By Cheryl Bolen
A deep distrust of the cost-benefit analysis of regulations used by the Obama administration is in large part supporting President Donald Trump’s ambitious deregulatory agenda.
Public comments made by current and former administrators of the Office of Information and Regulatory Affairs, an agency within the Office of Management and Budget that reviews all significant federal regulations, reveal their suspicions.
Agencies know that OMB leaders are laser-focused on costs, and that is going to lead to a reduction in the number and scope of rules emerging from agencies, said Howard Shelanski, former OIRA administrator during the Obama administration.
“That tone and that kind of focus on costs—that builds off of an inaccurate picture of what came before—is going to further tamp down what agencies do,” Shelanski said recently at an administrative law conference hosted by the American Bar Association.
“It is our position that the previous administration failed to follow the law in many, many circumstances,” current OMB Director Mick Mulvaney told Bloomberg Government in an interview this year. “And that they simply imposed regulation without proper regard to the cost side of that analysis.”
Mulvaney’s comments have since been “debunked” as untrue, Shelanski said. But more recent comments by current OIRA Administrator Neomi Rao reveal a continuing distrust of the prior administration.
“The last administration was able to justify many of its costliest regulations by using so-called benefits calculations that relied on some very tenuous assumptions,” Rao told the Heritage Foundation in a speech on Oct. 4.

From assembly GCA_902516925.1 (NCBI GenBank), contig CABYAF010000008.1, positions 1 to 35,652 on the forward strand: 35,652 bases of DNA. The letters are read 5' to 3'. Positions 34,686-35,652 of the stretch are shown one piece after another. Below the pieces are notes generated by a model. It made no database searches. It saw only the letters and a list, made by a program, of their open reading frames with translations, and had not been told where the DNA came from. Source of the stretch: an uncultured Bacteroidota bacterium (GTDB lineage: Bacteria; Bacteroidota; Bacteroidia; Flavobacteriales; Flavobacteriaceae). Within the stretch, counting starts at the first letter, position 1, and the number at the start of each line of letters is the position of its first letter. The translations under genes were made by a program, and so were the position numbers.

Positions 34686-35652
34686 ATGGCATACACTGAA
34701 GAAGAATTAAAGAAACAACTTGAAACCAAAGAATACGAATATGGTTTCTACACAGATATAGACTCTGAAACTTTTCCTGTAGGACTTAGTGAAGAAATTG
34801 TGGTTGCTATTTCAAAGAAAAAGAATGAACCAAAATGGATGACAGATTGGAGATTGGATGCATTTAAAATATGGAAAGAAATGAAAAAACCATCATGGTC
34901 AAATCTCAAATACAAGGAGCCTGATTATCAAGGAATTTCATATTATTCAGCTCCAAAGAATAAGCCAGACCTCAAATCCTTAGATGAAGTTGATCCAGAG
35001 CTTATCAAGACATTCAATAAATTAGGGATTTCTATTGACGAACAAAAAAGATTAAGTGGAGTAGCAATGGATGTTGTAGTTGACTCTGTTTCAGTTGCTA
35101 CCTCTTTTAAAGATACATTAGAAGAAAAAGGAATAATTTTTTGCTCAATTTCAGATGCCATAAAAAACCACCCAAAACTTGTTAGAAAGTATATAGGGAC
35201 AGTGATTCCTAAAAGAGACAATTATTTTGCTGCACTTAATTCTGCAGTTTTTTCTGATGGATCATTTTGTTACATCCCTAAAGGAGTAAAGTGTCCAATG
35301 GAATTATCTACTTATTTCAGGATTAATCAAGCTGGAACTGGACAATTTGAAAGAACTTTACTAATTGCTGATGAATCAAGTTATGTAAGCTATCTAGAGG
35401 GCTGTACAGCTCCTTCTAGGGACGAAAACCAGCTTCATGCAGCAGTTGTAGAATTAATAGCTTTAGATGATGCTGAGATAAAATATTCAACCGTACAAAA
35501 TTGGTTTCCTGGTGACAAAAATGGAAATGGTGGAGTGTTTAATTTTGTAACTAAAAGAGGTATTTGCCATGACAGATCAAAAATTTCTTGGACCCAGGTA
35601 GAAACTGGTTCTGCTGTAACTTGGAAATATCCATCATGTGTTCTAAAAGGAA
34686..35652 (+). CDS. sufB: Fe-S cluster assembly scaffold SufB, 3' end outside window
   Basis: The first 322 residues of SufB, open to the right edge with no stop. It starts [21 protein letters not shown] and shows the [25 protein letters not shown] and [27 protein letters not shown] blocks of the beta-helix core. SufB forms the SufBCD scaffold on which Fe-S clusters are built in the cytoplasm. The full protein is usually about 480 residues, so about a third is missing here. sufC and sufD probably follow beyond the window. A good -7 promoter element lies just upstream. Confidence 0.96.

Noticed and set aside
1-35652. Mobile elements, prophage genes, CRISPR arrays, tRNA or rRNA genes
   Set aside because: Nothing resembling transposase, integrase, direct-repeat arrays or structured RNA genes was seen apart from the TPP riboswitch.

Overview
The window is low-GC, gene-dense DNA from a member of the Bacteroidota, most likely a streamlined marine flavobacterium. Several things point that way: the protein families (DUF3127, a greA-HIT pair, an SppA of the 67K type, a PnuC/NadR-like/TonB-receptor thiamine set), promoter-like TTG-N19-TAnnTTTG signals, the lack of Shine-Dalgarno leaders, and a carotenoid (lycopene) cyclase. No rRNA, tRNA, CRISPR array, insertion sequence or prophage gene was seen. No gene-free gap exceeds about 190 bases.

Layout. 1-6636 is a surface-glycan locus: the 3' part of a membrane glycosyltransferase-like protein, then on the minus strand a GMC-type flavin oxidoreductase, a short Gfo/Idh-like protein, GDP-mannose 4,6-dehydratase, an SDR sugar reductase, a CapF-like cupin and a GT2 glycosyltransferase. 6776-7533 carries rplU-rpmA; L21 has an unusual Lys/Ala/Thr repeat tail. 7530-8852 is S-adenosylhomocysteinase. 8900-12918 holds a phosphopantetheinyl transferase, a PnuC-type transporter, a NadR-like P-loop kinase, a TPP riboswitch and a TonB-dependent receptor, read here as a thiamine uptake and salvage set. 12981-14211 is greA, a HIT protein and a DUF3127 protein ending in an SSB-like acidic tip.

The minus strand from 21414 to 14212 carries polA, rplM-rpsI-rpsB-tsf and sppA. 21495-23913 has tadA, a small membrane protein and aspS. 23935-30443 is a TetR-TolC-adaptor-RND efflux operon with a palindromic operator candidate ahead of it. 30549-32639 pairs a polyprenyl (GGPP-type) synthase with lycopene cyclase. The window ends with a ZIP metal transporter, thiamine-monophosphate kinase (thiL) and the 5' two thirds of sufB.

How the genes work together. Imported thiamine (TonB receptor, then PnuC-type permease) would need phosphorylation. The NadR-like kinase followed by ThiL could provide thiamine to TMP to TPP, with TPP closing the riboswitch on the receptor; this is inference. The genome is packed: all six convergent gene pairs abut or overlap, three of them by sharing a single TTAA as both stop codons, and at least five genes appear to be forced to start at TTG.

Rao later said at the administrative law conference that the benefits of regulation must “truly outweigh” the costs, and that benefits and costs must be based on accurate information and reasonable assumptions.
“We believe that rolling back unnecessary and unlawful regulations is essential to restoring regulatory freedom and to promoting economic growth, job creation and innovation,” Rao said.
Much of the work at OIRA continues to reflect long-standing principles of review, including checking rules for evidentiary basis, cost-benefit analysis, legal justification, and presidential priorities, Rao said.
OIRA also is working with agencies to fine-tune their analysis and it is developing metrics for government-wide measurement of regulatory cost burdens, Rao said.
“I think we’ve made some real progress towards stopping the expansion of regulatory burdens,” Rao said. “But we know that there’s much more that can be done.”
“There’s an ethos, a culture, a mission at the top political levels of agencies to focus overwhelmingly on deregulation quite apart from the two-for-one executive order,” Shelanski said.
This is seen in the slow pace of rules that should be done—and have to be done as a matter of law—moving to OIRA for review, Shelanski said.
It is also seen in the clear priority at a lot of the executive branch agencies to get rid of large regulatory programs established by the Obama administration, Shelanski said.
“So, we’re in a situation where there are some very good motivations behind some of what is being done,” Shelanski said. “There are some questionable assumptions behind other aspects of what is being done.”
To contact the reporter on this story: Cheryl Bolen in Washington at email@example.com
To contact the editor responsible for this story: Paul Hendrie at pHendrie@bna.com
Copyright © 2017 The Bureau of National Affairs, Inc. All Rights Reserved.
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